Introduction to Financial Modelling

Principles of Excel as a Modelling Tool

Chapter 2: Excel Foundations

8 Topics | 1 Quiz
Chapter 3: Using Sensitivity Analysis

10 Topics | 1 Quiz
Common Modeling Structures (I)

Chapter 4: Core Operations and Shortcuts

7 Topics | 1 Quiz
Further Operations and Shortcuts

Chapter 5: Common Structures in Financial Models (I)

7 Topics | 2 Quizzes
Excel Functions (I): Information and Numerical Aggregation

Chapter 7: Formatting, Presentation and Graphs

7 Topics | 1 Quiz
Excel Functions (II): Conditionality, Advanced Aggregations and Arrays

Chapter 11: Logic and Conditionality

7 Topics
Chapter 12: Conditional Aggregation

4 Topics | 1 Quiz
Chapter 13: Array Functions and Dynamic Arrays

5 Topics | 1 Quiz
Common Modelling Structures (II)

Chapter 14 Measuring and Calculating Growth

6 Topics | 1 Quiz
Excel Functions (II): Lookups and Referencing

Chapter 16: MATCH and XMATCH

5 Topics
Chapter 17: CHOOSE and SWITCH

6 Topics
Chapter 18: INDEX and XLOOKUPs

6 Topics | 1 Quiz
Model Planning and Best Practices

Chapter 19: Model Planning

11 Topics
Modelling process are often described in the context of helping to make a “decision”. This can be a useful way to think about models, as it helps to frame the situation, define the objectives, a determine many other modelling requirements. (However, it should also be interpreted in a broad sense: Decisions are not only of the “go/no go” variety, and models can be used to design a range of possible actions and assess the implications of each within different future scenarios, and so on.

The following provides an initial description of the link between decision-making and the role of modelling.

Let us assume that someone is faced with a decision as to whether to go on vacation or not:

Of course, there could be many factors which influence the choice between the decision options. At the simplest level, it could be that going on vacation is not at all a valid option, since one not be able to free up the necessary time, or one may suffer from health issues which limit one’s travel possibilities.

However, if going on vacation is potentially viable (as is not going), then it would be helpful to identify the criteria on which the choice between them is to be based. For example, the decision to go (or not) may be driven by budget considerations only: One will go on vacation if the level of savings that one will have next year is sufficient:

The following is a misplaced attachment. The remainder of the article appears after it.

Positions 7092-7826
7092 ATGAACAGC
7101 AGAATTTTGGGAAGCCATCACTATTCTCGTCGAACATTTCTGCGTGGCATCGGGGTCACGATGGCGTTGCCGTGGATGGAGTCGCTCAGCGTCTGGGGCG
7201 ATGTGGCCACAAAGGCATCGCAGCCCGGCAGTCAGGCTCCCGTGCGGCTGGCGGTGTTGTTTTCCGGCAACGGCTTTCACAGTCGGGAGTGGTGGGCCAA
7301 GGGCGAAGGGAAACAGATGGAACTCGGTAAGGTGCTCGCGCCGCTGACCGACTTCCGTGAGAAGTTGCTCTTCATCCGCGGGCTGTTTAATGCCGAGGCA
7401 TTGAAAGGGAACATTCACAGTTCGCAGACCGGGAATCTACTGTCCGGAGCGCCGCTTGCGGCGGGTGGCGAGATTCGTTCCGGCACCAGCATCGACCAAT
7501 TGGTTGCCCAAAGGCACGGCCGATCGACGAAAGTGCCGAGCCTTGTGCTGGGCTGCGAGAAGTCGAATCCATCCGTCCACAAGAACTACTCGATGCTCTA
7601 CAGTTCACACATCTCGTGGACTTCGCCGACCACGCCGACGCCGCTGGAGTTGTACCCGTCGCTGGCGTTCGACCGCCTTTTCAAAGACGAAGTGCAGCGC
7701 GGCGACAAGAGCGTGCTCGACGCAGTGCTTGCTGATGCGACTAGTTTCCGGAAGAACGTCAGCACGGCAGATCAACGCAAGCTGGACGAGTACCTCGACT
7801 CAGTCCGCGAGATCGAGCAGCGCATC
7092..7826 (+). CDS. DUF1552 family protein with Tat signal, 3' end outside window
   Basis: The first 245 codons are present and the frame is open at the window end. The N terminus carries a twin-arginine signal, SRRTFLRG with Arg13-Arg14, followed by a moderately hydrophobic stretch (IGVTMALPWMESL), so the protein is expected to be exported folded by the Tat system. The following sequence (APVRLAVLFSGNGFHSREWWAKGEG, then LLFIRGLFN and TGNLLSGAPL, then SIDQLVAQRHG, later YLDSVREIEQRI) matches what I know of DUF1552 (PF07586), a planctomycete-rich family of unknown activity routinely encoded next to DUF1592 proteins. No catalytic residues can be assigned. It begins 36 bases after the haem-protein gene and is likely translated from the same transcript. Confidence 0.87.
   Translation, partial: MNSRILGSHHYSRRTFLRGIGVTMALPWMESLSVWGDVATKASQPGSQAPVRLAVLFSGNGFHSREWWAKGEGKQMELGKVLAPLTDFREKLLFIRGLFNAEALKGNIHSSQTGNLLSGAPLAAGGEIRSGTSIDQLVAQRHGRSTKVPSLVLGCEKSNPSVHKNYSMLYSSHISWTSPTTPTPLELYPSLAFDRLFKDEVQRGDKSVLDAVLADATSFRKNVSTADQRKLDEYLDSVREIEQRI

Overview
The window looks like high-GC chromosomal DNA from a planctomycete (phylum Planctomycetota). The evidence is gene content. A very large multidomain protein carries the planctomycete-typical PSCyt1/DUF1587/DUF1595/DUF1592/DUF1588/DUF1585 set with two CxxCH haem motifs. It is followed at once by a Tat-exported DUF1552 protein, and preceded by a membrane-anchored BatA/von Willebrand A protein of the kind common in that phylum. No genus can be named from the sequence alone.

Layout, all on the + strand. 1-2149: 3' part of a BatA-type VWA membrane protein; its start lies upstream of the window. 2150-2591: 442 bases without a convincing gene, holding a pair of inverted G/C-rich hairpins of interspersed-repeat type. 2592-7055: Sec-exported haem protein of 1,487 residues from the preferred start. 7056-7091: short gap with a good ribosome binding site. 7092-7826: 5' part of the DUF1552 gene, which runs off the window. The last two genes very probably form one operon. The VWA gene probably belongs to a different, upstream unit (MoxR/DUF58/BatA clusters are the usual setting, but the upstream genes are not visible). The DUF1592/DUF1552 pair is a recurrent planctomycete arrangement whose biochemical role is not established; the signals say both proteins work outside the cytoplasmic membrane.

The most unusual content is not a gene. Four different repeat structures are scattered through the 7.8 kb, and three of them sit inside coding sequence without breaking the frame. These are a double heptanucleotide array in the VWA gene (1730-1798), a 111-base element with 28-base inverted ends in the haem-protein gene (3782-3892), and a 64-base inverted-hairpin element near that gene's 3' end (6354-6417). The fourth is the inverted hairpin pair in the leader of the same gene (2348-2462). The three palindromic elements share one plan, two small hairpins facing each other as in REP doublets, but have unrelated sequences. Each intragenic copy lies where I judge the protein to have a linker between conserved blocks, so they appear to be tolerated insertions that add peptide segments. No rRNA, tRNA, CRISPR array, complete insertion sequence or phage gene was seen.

Once again, in some cases it may be immediately clear that one or other option should be pursued (or not). For example, one may already have more than enough savings to pay for the vacation in any case, or alternatively one may be currently paying to renovate one’s apartment, and already know that there will be no spare budget.

On the other hand, there are cases where the decision is not so clear, and one needs to do a more analysis of the savings that one will have in the future before a decision can be made. The analysis can also help to “optimize” one’s behaviour. For example, if the level of savings will be sufficiently high, then some of the excess money could be used for other purposes (such as investments in higher return projects), rather than being held in an instant access (low interest bearing account).

The outputs of the model are therefore the quantification of the decision criteria.

In summary, starting with the overall context, we have identified the decision possibilities, and the criteria, and then built a model to evaluate these:

Note that it can be considered that the model is designed “backwards” (i.e. starting with the context, decision and criteria), but is built and calculates “forward”. It would be possible to continue the process, and to build a more detailed model. For example, one could break down living expenses into its sub-components, or consider various scenarios for future salary development, and so on.

The modelling process can therefore help one to understand the factors that can be influence in order to change the level of savings, or to understand the possible scenarios and risks involved, as well as to optimize one’s overall behaviour in this situation.

Of course, in an ideal world, one would find a way to evaluate all decision criteria within a model. However, in practice this may not be possible: In general, the decision-maker will then need to weigh up the various criteria. This may involve making intuitive or judgmental trade-offs, which may involve less transparency and be subject to personal or group biases.

Thus, an important role of modelling is to bring as much transparency and objectivity into the process as is possible or appropriate, even if this may not always be able to be done completely.

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